It is no small honour in life to be asked on some special occasion to speak on behalf of a friend; be it at a wedding, or at the courthouse, even at a funeral. These occurrences will and do happen and one moves with alacrity in such instances to infuse the mortal coil with power and purpose beyond the capacity of its humble, fragile, human sinews—living or dead; ending with the traditional pat on the back—good job man! Good job!
But when that mortal frame, which once belonged to a living giant, passes into immortality what can one say, what can one write that has not been written before, at least once? This is the predicament in which I find myself, standing before you being asked to weave my magic in five minutes, without a wand, or the dexterity of a J. K. Rowlins. What can I say now that he has not said, in an honest, simple voice, or has not already been said by others in glowing superlatives, which I am sure caused him on several occasions to look askance over his shoulders to ascertain whether or not, he was the one that was being addressed?
A great poet does not happen by a freak of nature, nothing is by chance. First comes that deep love, which breeds the frailty of humanism, manifesting as love of country and a deep rooted sense of belonging, becoming one with the earth wrapped in mankind’s enduring embrace. A phenomenal faith grounded in sincerity and truth. There is the loneliness and isolation that brings tears when moments grip the nerve and the urge to encapsulate the second and store it on the page for posterity reverberates on the mind . . .
Simply put, he loved his country, Saint Lucia, and its people beyond reproach, down to the last grain of dust, rising with a hot breeze in lent on our unpaved country roads; he loved the smell of the Creole bread rising with morning from a baker’s oven . . . Or etherized by the joy suffused in an old woman’s toothless grin: “Muyen sais gens St. Lucie, sais ici muyen fait . . . ” he sings in his local vernacular. Of him it could be truly said, as he said of Harry in ‘Another Life’ for every day he walked among us:
His island forest, open and enclose him like a rare butterfly between its leaves.
His simple gift was to see beyond the horizon of mortality into the heart of ordinary things so that Paradise once lost could be regained. Now he walks with Chaucer and William of Avon, with Milton and Seamus and Joseph, in our hemisphere, with Martin and Eric; Césaire and Saint-John Perse. I can imagine him calling for a typewriter and fresh ribbons the minute he arrived.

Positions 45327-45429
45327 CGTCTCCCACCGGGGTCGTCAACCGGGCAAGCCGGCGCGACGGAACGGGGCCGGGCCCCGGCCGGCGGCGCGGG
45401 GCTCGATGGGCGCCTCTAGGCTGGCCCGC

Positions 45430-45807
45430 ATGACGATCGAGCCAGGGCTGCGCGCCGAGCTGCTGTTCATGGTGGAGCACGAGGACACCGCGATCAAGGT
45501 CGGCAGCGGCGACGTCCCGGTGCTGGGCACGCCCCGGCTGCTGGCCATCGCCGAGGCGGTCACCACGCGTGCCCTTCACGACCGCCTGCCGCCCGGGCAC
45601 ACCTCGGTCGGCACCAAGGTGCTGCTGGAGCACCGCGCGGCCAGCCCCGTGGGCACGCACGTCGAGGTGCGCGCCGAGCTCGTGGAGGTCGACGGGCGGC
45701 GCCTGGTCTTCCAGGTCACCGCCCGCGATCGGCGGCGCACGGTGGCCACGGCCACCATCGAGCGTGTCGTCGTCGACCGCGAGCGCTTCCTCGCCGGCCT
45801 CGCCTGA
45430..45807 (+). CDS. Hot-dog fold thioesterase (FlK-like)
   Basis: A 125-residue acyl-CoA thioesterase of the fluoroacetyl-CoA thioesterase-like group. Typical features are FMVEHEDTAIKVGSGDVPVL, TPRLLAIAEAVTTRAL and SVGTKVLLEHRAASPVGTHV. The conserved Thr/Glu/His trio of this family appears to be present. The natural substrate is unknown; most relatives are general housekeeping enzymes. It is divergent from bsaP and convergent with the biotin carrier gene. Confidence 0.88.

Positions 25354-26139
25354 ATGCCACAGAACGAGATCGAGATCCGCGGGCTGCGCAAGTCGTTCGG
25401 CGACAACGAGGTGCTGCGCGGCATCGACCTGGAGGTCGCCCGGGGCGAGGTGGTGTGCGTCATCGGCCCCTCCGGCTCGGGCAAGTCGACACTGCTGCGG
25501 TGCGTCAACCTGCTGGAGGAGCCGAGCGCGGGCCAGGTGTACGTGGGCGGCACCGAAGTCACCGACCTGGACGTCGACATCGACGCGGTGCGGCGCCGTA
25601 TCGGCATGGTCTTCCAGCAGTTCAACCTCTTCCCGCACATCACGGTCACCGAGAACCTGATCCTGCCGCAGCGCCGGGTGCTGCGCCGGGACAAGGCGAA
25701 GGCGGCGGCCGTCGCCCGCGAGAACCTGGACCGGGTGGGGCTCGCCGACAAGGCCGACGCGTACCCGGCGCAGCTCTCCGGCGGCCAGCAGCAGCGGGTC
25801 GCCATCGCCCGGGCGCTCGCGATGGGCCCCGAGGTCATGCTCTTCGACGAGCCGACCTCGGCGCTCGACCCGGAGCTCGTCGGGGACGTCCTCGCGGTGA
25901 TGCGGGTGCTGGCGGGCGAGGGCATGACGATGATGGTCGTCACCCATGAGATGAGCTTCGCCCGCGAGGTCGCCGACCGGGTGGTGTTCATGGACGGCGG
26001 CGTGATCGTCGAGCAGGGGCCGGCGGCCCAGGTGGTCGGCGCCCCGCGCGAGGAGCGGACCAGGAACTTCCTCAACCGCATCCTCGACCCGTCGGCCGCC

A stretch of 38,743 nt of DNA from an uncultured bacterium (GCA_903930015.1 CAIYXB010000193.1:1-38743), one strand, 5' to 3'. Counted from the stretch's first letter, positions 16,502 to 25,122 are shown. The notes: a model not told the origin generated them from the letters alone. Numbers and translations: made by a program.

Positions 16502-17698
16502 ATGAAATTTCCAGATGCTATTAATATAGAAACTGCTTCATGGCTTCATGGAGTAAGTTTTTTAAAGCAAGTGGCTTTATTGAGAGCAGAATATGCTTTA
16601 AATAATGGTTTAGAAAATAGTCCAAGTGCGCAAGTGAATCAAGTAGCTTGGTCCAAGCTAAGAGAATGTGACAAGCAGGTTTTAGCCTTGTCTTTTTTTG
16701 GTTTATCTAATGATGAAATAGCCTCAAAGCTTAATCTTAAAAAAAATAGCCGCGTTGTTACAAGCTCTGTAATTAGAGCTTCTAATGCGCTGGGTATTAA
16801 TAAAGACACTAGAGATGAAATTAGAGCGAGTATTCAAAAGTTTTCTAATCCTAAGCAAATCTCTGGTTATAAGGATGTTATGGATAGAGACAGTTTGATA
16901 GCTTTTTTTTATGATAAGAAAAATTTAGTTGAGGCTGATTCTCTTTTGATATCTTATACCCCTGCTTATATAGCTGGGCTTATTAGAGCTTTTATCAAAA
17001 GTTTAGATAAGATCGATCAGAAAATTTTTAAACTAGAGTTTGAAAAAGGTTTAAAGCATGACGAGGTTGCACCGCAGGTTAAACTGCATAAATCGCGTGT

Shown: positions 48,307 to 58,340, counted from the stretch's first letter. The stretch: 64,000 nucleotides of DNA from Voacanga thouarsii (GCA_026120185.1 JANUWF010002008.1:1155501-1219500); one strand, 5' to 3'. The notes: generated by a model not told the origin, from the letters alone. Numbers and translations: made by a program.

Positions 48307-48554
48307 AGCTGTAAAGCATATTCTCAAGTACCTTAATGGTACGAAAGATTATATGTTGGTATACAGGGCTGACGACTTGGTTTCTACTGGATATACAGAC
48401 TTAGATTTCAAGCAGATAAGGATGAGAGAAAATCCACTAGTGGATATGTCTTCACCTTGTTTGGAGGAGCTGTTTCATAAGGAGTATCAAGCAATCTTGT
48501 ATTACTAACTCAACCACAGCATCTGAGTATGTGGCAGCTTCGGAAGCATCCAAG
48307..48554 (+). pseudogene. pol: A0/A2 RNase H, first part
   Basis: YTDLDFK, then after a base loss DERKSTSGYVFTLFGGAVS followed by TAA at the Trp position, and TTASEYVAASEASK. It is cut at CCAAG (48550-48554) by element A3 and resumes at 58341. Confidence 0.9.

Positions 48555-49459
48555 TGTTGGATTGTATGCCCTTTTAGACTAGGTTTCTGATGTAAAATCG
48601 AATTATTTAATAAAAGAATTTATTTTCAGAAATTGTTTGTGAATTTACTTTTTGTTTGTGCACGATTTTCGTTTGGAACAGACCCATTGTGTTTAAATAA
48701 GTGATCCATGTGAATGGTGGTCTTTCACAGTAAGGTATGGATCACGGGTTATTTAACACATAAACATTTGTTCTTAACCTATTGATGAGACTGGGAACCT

His name now permanently carved in legend should not be honoured in sadness with the usual parody of tears, but in tribute to his memory. Imagine the driven gull finally coming to rest on his gommier log, waiting for an adze to shape it into the long canoe that will take him on a journey to wherever all poets go.
To Sigrid, Peter, Lizzie and Anna, and his nephew Nigel, it will be hard for you in the beginning, to balance between a companion, father, uncle and the larger than life symbol of all humanity. The pain of absence sears the mind, I know that well, but in time you will find consolation in the thought that he lives on in his pages of the monumental edifice he has built with his two blessed hands over the short span of seven decades that will endure “the whips of time” far into posterity beyond our own humble years. There will be many equals, similar to William Shakespeare in the English language, but Derek Walcott has no duplicate.
I extend my deepest condolences and that of the Literary and Theatre Community in Saint Lucia to Derek’s family and his large circle of friends from far and near – we will all miss him and the offbeat jokes and his infectious laughter that always made you laugh in spite of the joke.
I end abruptly, respecting the constraints of time, with a quote from his Omeros:
“Because Rhyme remains the parentheses of palms shielding a candle’s tongue, it is the language’s desire to enclose the loved world in its arms”.